I was never exceptionally athletic or outrageously book smart in high school. I couldn’t sing or read music and I could never perfect a role in theatre. I never fully understood anatomy or chemistry, my brain didn’t understand math past a general algebra level, and literature bored me out of my mind. Despite all this, I still managed to survive high school because I found a place where I could excel at my studies – agriculture.
Agricultural Education was the most beneficial thing to my high school career. In the ag classroom I gained so much more than an education on “dirt” and cows – it was how I managed to keep up with my other studies. Agriculture goes beyond sows, cows, and plows; it is a business, science, and an art.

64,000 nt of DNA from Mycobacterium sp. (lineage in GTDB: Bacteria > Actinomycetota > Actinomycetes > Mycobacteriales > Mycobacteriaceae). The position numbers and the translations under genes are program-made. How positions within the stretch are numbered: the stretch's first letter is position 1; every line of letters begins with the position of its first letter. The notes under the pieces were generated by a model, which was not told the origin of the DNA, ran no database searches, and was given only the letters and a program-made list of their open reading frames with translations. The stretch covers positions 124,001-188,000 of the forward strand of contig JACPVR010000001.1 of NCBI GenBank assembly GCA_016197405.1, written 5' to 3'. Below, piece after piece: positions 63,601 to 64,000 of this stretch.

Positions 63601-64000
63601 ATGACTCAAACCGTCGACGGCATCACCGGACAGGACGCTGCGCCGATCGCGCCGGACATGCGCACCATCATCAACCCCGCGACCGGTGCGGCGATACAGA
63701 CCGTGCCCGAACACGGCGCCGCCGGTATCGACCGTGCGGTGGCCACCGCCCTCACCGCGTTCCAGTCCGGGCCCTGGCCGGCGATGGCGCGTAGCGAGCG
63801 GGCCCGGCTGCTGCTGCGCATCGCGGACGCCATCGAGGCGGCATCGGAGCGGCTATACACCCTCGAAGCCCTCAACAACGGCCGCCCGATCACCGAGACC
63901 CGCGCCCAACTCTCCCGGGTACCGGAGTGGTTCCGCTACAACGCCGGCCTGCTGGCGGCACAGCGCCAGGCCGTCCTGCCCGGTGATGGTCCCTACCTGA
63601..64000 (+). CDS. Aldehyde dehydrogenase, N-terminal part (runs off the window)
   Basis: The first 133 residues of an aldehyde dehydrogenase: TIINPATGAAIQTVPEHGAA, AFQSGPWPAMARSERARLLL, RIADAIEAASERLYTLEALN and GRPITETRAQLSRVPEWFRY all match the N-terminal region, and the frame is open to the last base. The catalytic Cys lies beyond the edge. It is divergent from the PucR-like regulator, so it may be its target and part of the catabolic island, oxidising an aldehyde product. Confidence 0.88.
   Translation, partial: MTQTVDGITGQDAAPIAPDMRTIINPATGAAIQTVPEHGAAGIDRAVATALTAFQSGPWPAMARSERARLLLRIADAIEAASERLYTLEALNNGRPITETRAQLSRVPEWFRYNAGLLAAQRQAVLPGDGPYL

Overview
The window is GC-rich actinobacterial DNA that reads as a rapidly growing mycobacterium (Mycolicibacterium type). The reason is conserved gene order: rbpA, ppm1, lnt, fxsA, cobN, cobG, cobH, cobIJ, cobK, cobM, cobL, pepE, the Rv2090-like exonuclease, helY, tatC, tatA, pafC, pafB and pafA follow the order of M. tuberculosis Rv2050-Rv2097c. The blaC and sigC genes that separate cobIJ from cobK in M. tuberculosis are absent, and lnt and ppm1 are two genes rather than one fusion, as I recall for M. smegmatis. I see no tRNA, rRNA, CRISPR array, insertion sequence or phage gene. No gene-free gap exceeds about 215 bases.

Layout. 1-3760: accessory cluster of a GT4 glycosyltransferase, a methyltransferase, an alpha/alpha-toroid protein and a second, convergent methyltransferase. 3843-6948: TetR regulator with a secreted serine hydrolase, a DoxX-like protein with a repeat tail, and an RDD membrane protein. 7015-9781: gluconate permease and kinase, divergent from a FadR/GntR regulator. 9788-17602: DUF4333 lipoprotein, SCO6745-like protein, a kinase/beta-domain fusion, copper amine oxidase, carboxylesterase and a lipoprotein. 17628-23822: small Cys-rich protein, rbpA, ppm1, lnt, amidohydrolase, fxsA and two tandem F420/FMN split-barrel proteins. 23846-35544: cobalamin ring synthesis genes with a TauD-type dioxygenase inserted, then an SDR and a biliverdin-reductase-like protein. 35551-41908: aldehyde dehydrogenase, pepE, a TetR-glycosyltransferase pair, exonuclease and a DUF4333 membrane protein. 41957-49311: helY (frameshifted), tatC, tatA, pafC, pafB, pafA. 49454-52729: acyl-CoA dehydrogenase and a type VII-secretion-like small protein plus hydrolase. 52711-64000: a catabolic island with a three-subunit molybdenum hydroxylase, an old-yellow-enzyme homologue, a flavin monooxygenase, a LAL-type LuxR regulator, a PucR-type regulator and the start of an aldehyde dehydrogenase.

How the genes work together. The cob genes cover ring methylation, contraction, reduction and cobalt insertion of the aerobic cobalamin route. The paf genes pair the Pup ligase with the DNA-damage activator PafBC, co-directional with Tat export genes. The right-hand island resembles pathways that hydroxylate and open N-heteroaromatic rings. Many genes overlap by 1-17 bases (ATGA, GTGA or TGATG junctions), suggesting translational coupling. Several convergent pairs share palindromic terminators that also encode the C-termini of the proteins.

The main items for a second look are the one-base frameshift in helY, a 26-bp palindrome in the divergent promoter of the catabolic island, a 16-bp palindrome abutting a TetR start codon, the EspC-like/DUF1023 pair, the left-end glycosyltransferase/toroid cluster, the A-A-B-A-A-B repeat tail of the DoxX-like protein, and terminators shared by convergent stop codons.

For the SECOND year in a row, Illinois Governor Bruce Rauner has proposed zero funding for Agricultural Education. The governor of a state where 1 in 4 jobs relates back to agriculture has failed to include funding for agriculture. He has zero funding planned for school greenhouses, agricultural computer labs, and shop classes. This is where students find a passion for the jobs in agriculture that are widespread throughout the state. This is where I found a passion to pursue a career in Agricultural Education in hopes to one day give back what I’ve learned to future students.
Without funding for Agricultural Education, many of the necessities needed to teach students will be lost or teachers won’t have resources available to educate their students. With a lack of resources for teachers and students, some students might choose not to attend school because nothing is enjoyable to them if they struggle with other subjects. Agricultural Education is not just important to farmers, it’s important to Illinois’ future.